Michael Sullivan: Hi, everybody. This is Mike Sullivan at GW&K. This is the second quarter 2013 update for our Municipal Bond Strategy. I'm going to take 10 minutes today to discuss activity in the market during the second quarter. I'll discuss changes we made in the portfolio, and then I'll wrap it up with our thoughts going forward.
Needless to say, it was a very difficult quarter, not only for municipal bonds, but for pretty much every part of the fixed income market. There was really no place to hide over the past couple of months, as rates across the fixed income universe reset higher as a result of improving economic data, and the increasing expectation that the Federal Reserve will begin tapering its QE program at some point later this year.
It felt like as the tapering conversation gained momentum, the markets became more volatile, because investors struggled to come to grips with the new reality that the Fed, at some point in the not too distant future, will no longer be the dominate purchaser of US Treasury debt.
For the quarter, 5 and 10-year Treasury yields rose just over 60 basis points and 30-year yields rose 40 basis points. The move came entirely in May and June as yields during April actually declined.
For example, if you look at the 10-year Treasury, yields actually rallied 20 basis points in April, but then sold off 50 basis points in May and then moved another 32 basis points higher in June, ending the quarter at 2.5%.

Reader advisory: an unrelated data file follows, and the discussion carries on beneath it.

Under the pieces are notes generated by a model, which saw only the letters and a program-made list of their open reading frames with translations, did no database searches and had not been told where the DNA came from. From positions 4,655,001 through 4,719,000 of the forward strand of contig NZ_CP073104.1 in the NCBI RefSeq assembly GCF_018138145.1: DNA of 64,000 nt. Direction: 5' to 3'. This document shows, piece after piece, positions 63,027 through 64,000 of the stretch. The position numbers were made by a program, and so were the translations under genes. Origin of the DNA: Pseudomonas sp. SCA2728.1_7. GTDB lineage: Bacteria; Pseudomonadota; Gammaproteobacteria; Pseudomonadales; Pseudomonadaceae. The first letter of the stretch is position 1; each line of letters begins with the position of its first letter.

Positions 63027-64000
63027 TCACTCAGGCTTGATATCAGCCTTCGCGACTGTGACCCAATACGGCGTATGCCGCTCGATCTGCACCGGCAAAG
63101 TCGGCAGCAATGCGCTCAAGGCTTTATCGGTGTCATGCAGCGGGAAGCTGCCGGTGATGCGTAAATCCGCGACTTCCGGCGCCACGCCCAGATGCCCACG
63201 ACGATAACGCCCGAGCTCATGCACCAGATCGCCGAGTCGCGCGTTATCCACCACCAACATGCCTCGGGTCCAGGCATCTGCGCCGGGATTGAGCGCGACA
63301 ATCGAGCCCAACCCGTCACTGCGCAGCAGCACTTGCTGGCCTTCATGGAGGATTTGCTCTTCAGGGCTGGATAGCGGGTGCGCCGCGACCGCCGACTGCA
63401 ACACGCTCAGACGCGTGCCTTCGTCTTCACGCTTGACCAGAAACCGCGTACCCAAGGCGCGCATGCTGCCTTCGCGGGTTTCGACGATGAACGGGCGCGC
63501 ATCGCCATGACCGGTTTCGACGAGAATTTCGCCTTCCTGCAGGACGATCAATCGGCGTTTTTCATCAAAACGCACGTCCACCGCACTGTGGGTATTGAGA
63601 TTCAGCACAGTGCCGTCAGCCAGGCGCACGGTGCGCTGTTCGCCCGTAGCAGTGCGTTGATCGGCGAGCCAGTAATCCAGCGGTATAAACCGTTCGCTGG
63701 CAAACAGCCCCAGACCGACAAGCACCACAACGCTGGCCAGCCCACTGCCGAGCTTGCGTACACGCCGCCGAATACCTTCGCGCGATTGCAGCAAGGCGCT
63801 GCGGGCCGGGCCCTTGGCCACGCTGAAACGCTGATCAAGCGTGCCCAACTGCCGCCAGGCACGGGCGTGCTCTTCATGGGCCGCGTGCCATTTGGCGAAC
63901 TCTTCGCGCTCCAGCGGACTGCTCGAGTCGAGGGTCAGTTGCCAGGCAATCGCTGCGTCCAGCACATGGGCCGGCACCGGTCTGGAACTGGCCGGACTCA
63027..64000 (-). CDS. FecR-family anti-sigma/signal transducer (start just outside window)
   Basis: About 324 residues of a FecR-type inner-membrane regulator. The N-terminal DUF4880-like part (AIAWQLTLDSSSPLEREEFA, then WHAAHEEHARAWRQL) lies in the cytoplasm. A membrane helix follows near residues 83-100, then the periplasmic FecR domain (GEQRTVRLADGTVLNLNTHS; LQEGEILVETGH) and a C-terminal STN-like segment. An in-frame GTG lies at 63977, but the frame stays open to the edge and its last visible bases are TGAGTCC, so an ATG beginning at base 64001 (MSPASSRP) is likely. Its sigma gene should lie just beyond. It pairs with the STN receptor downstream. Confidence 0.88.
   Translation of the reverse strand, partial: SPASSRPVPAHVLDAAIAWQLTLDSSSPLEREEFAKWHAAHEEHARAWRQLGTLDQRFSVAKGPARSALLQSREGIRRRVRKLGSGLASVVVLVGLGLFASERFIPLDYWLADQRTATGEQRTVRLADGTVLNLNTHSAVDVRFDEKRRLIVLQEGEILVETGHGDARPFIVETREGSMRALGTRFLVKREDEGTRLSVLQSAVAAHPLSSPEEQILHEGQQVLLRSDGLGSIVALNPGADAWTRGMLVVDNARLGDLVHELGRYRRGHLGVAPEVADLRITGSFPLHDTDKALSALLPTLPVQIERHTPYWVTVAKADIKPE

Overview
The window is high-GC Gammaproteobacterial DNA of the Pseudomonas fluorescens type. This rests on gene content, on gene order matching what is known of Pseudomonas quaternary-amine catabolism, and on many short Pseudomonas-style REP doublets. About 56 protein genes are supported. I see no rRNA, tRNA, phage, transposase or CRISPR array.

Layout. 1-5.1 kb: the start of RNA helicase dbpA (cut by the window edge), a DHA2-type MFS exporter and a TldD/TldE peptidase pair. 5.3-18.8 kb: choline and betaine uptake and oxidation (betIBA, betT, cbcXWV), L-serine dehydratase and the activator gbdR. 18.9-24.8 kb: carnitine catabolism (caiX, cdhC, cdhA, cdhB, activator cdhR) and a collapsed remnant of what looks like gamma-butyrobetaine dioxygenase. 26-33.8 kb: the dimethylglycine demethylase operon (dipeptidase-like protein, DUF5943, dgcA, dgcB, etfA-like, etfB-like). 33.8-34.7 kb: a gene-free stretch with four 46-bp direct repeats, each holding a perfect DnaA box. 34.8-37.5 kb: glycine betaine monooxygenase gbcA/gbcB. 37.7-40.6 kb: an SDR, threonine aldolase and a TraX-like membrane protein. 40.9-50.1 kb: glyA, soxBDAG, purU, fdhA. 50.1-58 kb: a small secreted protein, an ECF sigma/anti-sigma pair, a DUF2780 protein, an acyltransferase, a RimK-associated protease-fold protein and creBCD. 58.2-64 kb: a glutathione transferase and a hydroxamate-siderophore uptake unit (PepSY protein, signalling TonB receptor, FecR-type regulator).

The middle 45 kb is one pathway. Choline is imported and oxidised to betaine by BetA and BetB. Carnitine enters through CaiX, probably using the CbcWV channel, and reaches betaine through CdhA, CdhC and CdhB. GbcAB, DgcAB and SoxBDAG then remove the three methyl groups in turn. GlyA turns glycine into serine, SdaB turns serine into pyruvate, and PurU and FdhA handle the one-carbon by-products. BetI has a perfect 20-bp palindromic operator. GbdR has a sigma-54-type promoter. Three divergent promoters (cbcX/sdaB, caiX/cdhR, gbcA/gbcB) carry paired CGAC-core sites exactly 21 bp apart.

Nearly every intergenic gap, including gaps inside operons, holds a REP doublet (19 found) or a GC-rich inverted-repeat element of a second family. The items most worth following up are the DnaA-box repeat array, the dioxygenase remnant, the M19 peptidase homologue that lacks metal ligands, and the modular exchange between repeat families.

The situation was similar in the muni market, which experienced its worst quarter of performance since the end of 2010. Similar to the activity in the Treasury market, muni yields declined 20 to 25 basis points in April and then moved significantly higher in May and June.
The initial part of this selloff was pretty controlled, but as broad fears of Fed tapering picked up, volatility increased and retail investors, as they've been known to do, began to aggressively sell their muni mutual fund holdings. This forced selling led to large bid lists and very sloppy trading in the secondary market.
At the same time, underwriters started to postpone new issues, which also clouded price discovery. Nobody really had a good idea of where debt should be trading, which of course, can be a bit unsettling.
At the peak of volatility towards the end of June, we saw a three-day stretch where the 10-year AAA muni yield rose 52 basis points. That's the worst three-day period for the muni market in the last 25 years. But what's encouraging is that by the end of the quarter, the selling had calmed down and investors, who had been sitting on the sideline waiting for selling pressure to end, jumped into the market and were able to buy debt at yields that we haven't seen in a couple of years.
As a result, during the final three days of the quarter, 10 year rates rallied back 25 basis points, and importantly it felt like a sense of normalcy or a sense of calm had returned to the market.
Overall for the quarter, 5-year muni yields rose 56 basis points, 10-year yields rose 65 basis points to end at 2.56%, and 30-year yields rose 74 basis points. At 2.56%, the 10-year AAA muni bond ended the quarter 109 basis points higher than its all-time low, reached back in November of 2012.